Kenelm Digby: The Broadstone of Honour; or Rules for the Gentlemen of England

(2596 words)

The Broad Stone of Honour, or Rules for the Gentlemen of England, by Kenelm Henry Digby (1800-1880), is an early expression of an influential movement in nineteenth-century England that encompassed a renewed interest in the Middle Ages, a revival of chivalry, and an opposition to what Digby and those who felt as he did believed to be the anti-religious, rationalistic, and Utilitarian spirit of the age. The Romanticism of the first two decades of the century, together with the novels of Sir Walter Scott, had helped to create an environment that was ripe for the spread of the feelings expressed in The Broad Stone of Honour, the first and second editions of which appeared (anonymously) in 1822 and 1823. By the 1840s …

Please log in to consult the article in its entirety. If you are a member (student of staff) of a subscribing institution (see List), you should be able to access the LE on campus directly (without the need to log in), and off-campus either via the institutional log in we offer, or via your institution's remote access facilities, or by creating a personal user account with your institutional email address. If you are not a member of a subscribing institution, you will need to purchase a personal subscription. For more information on how to subscribe as an individual user, please see under Individual Subcriptions.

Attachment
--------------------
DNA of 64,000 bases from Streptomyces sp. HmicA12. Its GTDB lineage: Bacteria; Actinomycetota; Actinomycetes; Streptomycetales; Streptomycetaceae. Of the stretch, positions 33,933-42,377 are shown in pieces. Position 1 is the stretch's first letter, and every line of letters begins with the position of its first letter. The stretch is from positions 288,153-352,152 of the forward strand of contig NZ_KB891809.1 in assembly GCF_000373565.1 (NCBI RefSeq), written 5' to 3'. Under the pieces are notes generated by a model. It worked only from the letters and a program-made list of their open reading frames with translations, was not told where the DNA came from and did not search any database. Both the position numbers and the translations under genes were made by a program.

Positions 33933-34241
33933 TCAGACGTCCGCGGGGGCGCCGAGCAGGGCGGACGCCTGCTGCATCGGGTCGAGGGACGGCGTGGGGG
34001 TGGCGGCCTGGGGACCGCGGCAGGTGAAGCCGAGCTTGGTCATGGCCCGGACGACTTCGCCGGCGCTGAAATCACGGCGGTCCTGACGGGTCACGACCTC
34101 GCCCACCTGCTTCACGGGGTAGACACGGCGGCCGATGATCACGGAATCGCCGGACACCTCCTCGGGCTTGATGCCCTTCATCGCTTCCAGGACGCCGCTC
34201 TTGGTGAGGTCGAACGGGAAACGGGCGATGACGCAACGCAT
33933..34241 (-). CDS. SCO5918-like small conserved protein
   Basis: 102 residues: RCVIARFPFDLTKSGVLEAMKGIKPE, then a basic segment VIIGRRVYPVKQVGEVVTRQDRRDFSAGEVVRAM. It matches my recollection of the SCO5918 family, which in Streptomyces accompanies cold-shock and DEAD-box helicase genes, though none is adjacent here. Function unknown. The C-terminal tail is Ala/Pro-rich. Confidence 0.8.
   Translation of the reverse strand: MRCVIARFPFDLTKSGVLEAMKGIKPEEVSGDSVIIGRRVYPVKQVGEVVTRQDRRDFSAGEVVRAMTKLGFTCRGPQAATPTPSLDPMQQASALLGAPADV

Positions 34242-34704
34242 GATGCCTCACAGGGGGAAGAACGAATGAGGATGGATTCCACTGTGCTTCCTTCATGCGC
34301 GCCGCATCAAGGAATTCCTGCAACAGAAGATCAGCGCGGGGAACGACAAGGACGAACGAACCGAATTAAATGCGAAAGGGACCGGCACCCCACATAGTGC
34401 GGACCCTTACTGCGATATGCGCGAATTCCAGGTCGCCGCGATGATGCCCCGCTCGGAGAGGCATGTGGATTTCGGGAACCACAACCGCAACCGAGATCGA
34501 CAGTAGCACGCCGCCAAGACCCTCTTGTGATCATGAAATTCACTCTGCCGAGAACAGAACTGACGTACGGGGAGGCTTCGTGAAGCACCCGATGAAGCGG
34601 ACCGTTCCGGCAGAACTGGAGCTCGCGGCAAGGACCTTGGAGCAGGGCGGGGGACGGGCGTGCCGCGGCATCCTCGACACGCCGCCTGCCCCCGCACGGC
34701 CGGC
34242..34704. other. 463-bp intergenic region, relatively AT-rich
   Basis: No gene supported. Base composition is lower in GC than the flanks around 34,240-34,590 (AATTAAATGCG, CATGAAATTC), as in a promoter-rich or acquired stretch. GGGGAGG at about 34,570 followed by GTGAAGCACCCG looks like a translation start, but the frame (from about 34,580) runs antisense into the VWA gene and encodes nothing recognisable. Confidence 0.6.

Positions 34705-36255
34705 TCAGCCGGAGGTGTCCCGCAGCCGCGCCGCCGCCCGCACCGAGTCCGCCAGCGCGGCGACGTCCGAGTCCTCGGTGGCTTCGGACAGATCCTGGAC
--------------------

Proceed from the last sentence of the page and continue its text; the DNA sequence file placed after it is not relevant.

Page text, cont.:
Clausson, Nils. "The Broadstone of Honour; or Rules for the Gentlemen of England". The Literary Encyclopedia. First published 09 May 2012
[, accessed 25 September 2016.]